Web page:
Oscar William Adams was a pioneer of Alabama’s judicial system. Born in Birmingham, Ala., on February 7, 1925, Adams was the son of a Birmingham newspaper publisher and the grandson of a member of the Alabama Legislature. Adams made state history as the first African-American Alabama Supreme Court justice and the first African American elected to statewide office in Alabama.
Adams’ distinguished legal career spanned more than three decades. He received a bachelor’s degree from Talladega College (1944) and then earned a law degree from the Howard University School of Law (1947).
In 1966, Adams became the first African American to join the Birmingham Bar Association. He first partnered with white attorney Harvey Burg, forming the state’s first integrated legal practice. Adams later founded his own law firm with James Baker and U. W. Clemon (Adams, Baker and Clemon) one of the foremost law firms to litigate civil rights cases in the 1960s.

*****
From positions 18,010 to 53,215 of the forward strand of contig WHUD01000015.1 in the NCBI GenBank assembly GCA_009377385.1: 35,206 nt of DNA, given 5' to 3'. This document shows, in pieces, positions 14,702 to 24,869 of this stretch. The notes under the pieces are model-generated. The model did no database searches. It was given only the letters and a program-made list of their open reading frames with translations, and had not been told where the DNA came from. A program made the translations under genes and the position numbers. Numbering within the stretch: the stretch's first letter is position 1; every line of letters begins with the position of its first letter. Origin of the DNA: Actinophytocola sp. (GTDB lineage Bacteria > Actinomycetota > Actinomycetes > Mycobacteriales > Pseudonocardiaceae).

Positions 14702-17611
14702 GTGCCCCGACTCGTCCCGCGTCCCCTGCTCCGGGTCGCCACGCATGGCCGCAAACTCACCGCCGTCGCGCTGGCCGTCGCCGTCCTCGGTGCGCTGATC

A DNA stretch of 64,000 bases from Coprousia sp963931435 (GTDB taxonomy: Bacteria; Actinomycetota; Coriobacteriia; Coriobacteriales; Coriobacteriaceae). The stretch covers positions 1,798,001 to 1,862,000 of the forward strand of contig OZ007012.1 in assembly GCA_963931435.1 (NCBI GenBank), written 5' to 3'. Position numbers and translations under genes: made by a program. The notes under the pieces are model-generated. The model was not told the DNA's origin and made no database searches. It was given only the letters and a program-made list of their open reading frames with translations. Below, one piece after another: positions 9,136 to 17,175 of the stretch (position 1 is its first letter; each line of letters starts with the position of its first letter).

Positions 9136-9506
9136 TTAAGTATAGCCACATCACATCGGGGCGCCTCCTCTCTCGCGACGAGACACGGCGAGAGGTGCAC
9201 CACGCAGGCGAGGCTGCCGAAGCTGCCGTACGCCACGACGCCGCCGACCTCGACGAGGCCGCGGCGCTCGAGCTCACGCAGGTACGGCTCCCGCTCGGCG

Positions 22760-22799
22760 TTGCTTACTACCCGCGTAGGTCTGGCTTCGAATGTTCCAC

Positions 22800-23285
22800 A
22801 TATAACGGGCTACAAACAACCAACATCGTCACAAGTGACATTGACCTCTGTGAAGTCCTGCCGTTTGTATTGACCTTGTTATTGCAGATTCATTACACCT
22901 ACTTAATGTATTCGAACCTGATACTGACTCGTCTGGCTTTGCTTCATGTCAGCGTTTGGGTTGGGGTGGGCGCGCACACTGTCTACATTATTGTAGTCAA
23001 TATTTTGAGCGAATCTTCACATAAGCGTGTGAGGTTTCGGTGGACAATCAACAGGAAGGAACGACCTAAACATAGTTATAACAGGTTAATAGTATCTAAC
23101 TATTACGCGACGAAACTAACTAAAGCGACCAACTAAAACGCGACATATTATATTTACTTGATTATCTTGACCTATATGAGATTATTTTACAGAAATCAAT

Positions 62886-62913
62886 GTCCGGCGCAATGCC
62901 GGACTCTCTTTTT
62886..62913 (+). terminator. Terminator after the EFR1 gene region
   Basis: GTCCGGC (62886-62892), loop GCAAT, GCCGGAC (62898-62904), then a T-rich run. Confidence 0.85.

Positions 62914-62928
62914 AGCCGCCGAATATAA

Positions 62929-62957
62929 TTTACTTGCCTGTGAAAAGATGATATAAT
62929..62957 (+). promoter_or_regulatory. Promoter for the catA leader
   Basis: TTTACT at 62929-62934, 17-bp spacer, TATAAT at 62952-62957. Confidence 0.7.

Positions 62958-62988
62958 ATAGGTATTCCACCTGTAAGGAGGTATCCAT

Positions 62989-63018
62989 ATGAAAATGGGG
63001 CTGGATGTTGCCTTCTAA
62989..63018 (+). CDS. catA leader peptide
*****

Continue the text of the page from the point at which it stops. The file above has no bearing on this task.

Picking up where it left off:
In 1980, Adams’ career was advanced further with his appointment to the Alabama Supreme Court. Appointed by Governor Fob James, he again made history, becoming the first African American to serve on any appellate court in the state of Alabama and later the first to be elected to any statewide constitutional office in Alabama’s history. He was re-elected to the court for two terms, once in 1982 and again in 1988. He retired from the bench on October 31, 1993.
Adams died on February 15, 1997. He was honored posthumously by being inducted into the Alabama Lawyers Hall of Fame in 2005 and into the Birmingham Gallery of Distinguished Citizens in 2008.